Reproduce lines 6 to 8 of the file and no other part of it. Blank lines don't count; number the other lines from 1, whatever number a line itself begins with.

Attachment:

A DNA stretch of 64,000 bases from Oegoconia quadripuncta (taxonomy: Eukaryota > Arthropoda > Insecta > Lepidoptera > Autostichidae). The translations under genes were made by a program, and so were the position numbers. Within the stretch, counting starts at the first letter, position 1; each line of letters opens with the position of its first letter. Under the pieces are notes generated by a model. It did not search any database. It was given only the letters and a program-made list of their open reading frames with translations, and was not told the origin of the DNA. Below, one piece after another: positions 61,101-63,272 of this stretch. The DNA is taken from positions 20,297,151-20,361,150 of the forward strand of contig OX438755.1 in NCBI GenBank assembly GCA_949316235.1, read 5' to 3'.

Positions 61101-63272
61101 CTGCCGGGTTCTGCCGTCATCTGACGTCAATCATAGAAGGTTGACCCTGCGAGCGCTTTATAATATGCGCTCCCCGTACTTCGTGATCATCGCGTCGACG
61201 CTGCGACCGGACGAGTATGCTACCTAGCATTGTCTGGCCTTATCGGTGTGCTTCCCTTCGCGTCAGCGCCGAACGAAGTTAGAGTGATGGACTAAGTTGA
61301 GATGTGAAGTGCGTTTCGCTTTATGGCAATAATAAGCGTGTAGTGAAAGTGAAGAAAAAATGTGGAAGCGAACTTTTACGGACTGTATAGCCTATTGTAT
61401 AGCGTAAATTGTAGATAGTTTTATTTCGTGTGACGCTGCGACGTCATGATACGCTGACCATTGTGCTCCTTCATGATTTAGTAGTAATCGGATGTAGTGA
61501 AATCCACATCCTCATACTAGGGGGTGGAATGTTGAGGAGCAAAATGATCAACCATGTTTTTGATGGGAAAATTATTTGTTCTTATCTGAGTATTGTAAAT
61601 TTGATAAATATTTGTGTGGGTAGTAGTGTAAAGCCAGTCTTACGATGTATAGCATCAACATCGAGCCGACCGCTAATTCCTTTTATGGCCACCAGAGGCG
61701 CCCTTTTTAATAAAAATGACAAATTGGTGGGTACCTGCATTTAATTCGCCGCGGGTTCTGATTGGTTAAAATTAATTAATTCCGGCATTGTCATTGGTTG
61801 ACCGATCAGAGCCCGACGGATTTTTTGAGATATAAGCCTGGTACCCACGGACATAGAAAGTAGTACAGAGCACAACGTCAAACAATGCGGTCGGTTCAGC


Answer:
61401 AGCGTAAATTGTAGATAGTTTTATTTCGTGTGACGCTGCGACGTCATGATACGCTGACCATTGTGCTCCTTCATGATTTAGTAGTAATCGGATGTAGTGA
61501 AATCCACATCCTCATACTAGGGGGTGGAATGTTGAGGAGCAAAATGATCAACCATGTTTTTGATGGGAAAATTATTTGTTCTTATCTGAGTATTGTAAAT
61601 TTGATAAATATTTGTGTGGGTAGTAGTGTAAAGCCAGTCTTACGATGTATAGCATCAACATCGAGCCGACCGCTAATTCCTTTTATGGCCACCAGAGGCG